There’s a rush of people and the clock’s ticking as last minute reviews and recommendations are made. Keyboards are clacking away as words get entered into a digital readout, music is being selected and queued. A door flies open and with a flip of a switch a darkened room gets illuminated. A flurry of activity ensues as young students in their teens take various positions behind computer workstations, control panels, and cameras. Presenters take their spots behind a news set, audible commands are shouted across the room and as someone yells out “thirty seconds,” the chaos settles into a barely perceptible murmur and then in unison all share in the countdown: “three…… two……ONE!!” and a music intro is played.
“Good Morning Panthers, this is Allie …and this is Kathleen and you’re watching KPAW News!” is the greeting made by two young ladies, both students at Parkway High School, as they begin another TV broadcast to the whole student body. It’s just one component of a daily media event that’s part of a special broadcasting class offered at Parkway High School in Bossier.
Twenty years in the making
“It’s been going on since 1989,” said Julie Edwards who teaches the class. “We do a broadcast every day and just in the morning.”
Edwards is a Parkway alum and graduate of Northeast Louisiana University. She teaches the ins and outs of media production at Parkway High School. Every day she marshals a class of high schoolers as they piece together a daily news program that is broadcast throughout the school closed-circuit cable system.
The broadcasting class features two rooms, on one side a traditional classroom and the other a TV studio that houses a collection of different video cameras, TV sets, computers, and design elements needed to create a set.
“We were scrounging around for equipment here and there and people were throwing out old Apple monitors from ’83,” explained Edwards. “Many items are bought through grants I’ve written, most recent newer items are the Dracast lights and the teleprompter.”
Although the studio isn’t quite like anything you’d see at a regular commercial news television station, it still has everything necessary to allow these students to create videos and put together a pretty good news program focused on the school, its activities and on the students themselves.
“We do special events,”said Edwards. “We just finished “Meet The Panthers” which was a series on the football players and the students worked up here on the summertime. They compiled it and put it out last weekend.”
Never a dull moment
There’s a lot that goes into each newscast as each student has to learn to do every single job throughout the class rotation from running cameras, lights, technical controls, computer graphics, and audio; to name just a few of the many jobs that go into a daily TV program.
Hannah Wilder is a Senior at Parkway and she finds the KPAW experience great for anyone considering a job in media.
“I would say that this class definitely would help someone with a career,” said Wilder. “It would help someone learn how to make videos, how to broadcast, understand how the technology works. It also helps you understand computers more so it’s definitely helpful.”
Learning technology is one thing but the class focus is also about working together as a team. Lindsey Hudson, also a Senior at Parkway finds there are important lessons learned in a sort of organized chaos.
“It is hectic and there are times when you’re running with your head knocked off and you don’t know where you’re going,” said Lindsey. “But at the end of the day you trust your people and you have your job and they have their job and you know that you are going to get it done and make the show the best that you can. “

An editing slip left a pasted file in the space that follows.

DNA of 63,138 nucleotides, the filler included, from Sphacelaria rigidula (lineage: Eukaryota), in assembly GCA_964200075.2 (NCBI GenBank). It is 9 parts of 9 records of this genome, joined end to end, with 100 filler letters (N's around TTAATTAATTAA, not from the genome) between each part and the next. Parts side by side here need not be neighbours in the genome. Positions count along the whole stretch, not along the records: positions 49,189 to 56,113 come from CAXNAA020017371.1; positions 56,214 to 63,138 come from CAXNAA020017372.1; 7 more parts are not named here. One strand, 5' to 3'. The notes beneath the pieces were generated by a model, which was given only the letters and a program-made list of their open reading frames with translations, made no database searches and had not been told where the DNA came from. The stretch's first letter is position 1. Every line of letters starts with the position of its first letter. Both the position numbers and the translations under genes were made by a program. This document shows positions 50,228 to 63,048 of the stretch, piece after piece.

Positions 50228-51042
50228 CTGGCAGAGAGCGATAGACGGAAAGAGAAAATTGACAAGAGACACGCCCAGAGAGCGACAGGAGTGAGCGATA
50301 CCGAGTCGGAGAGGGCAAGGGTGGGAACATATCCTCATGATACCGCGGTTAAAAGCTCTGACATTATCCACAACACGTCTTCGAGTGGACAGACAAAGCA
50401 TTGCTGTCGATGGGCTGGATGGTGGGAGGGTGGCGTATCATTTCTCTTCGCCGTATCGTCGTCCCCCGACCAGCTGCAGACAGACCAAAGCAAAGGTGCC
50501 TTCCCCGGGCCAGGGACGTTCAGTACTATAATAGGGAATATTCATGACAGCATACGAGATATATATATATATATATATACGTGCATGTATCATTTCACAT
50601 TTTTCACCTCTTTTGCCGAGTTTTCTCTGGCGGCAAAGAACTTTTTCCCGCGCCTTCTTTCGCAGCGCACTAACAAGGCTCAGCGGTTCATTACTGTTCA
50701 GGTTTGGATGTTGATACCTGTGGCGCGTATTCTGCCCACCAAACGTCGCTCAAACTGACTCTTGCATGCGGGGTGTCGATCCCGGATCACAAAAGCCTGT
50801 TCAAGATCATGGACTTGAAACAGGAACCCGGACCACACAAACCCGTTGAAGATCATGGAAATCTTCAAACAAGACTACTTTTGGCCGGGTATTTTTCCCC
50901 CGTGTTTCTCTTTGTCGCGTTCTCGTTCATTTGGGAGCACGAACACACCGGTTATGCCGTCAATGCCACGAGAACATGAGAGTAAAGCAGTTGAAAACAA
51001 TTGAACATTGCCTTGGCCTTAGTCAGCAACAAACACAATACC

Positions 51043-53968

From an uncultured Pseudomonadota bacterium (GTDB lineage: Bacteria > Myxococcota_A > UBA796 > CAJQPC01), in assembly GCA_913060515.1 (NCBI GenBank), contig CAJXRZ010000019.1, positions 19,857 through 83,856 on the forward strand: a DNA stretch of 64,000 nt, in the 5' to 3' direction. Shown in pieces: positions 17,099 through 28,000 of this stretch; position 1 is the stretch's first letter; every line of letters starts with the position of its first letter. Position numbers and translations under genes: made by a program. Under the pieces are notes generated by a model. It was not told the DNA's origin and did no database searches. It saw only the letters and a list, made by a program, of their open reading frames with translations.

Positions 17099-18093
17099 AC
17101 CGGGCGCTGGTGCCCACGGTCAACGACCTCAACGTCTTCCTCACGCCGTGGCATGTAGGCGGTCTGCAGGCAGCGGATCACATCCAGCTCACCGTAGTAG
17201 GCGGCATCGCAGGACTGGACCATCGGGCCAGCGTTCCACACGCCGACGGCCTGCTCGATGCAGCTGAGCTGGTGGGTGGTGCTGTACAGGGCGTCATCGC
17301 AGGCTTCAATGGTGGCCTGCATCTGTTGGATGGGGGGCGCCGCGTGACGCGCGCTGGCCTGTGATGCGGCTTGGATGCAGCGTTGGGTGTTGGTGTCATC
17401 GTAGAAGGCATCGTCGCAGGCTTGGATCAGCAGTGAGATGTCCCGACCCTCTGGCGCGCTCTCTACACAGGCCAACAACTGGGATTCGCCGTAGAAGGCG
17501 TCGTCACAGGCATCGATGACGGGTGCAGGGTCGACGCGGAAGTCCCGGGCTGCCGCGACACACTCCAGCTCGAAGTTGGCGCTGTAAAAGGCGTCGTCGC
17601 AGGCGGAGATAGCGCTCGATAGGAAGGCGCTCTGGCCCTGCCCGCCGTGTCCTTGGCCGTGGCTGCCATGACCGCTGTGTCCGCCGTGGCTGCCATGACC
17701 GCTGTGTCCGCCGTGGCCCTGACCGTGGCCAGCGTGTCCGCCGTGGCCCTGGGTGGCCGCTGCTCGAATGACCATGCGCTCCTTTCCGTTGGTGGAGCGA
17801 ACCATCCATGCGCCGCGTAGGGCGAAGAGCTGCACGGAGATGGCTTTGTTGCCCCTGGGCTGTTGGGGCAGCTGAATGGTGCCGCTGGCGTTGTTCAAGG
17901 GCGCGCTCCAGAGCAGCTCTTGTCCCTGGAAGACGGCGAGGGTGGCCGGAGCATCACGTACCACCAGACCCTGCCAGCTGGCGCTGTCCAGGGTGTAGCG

Finishing what you start
There’s more to just taking a broadcasting class at Parkway as students have to demonstrate a willingness to finish what they start. As instructor Julie Edwards puts it, students are put through the tasks just like they would if working at a TV production facility.
“The students have an obligation process they have to go through,” explained Edwards. They have to complete a video package to show me that it’s more than just talent. And then they have eight packages they need to complete before the end of the term. So it’s basically within a term it’s two to three weeks between each package and they work in pairs.”
A “package” is broadcast jargon for “video segment” which combines video footage focusing on a given topic. The elements include interviews of other students, footage that supports the story being told, a reporter’s narration and graphics with music. And it’s done every single day.
Zach Edwards, a Junior at Parkway offers some insight as to what a typical KPAW news program might include.
“It’s definitely a news outlet for other students who watch it on our TV,” he said. “We talk about everything that’s upcoming events, and fundraisers. We also talk about things at the beginning of the year like orientation, dress codes, rules to follow and upcoming clubs that people can join.”
But there’s more than just producing a student TV news program as the class offers other valuable opportunities for students as well.
“KPAW news is a good way to get involved in your school and learn things like the video editing software Final Cut Pro that can help you if you’re interested in that sort of thing”, said Garrison Gay, a Senior at Parkway who is also looking at possibly working in the movie industry. But he also said “It’s also a fun way to be seen among your classmates and have a lot of fun.”
Edwards agrees adding, “KPAW News really gives me ways to connect to people in the school that I wouldn’t have opportunities to connect with not only with classmates but students outside the class.”